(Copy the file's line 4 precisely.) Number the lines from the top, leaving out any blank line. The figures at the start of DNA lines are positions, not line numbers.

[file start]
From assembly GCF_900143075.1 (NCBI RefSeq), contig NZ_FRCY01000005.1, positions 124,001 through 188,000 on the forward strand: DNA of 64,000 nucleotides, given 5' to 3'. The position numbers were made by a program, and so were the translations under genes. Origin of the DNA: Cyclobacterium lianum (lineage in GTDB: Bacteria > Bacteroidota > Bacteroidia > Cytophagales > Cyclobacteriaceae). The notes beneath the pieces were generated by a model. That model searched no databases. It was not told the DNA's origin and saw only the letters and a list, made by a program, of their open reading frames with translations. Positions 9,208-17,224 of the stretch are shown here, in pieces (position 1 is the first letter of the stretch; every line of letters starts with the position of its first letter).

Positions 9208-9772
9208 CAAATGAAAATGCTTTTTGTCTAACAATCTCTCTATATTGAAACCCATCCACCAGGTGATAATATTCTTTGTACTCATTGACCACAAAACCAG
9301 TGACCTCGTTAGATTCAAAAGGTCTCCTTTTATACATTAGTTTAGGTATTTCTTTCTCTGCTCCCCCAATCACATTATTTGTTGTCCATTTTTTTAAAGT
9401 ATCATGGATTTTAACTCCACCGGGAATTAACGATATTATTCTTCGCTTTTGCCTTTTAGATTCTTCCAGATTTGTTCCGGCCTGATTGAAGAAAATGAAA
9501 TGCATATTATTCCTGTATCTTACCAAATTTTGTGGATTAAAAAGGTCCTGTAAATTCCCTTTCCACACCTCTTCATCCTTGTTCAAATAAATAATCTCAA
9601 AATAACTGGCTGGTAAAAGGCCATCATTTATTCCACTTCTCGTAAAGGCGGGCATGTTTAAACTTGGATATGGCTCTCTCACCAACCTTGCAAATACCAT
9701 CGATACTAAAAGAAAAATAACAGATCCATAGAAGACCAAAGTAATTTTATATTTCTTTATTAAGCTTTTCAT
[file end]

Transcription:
9301 TGACCTCGTTAGATTCAAAAGGTCTCCTTTTATACATTAGTTTAGGTATTTCTTTCTCTGCTCCCCCAATCACATTATTTGTTGTCCATTTTTTTAAAGT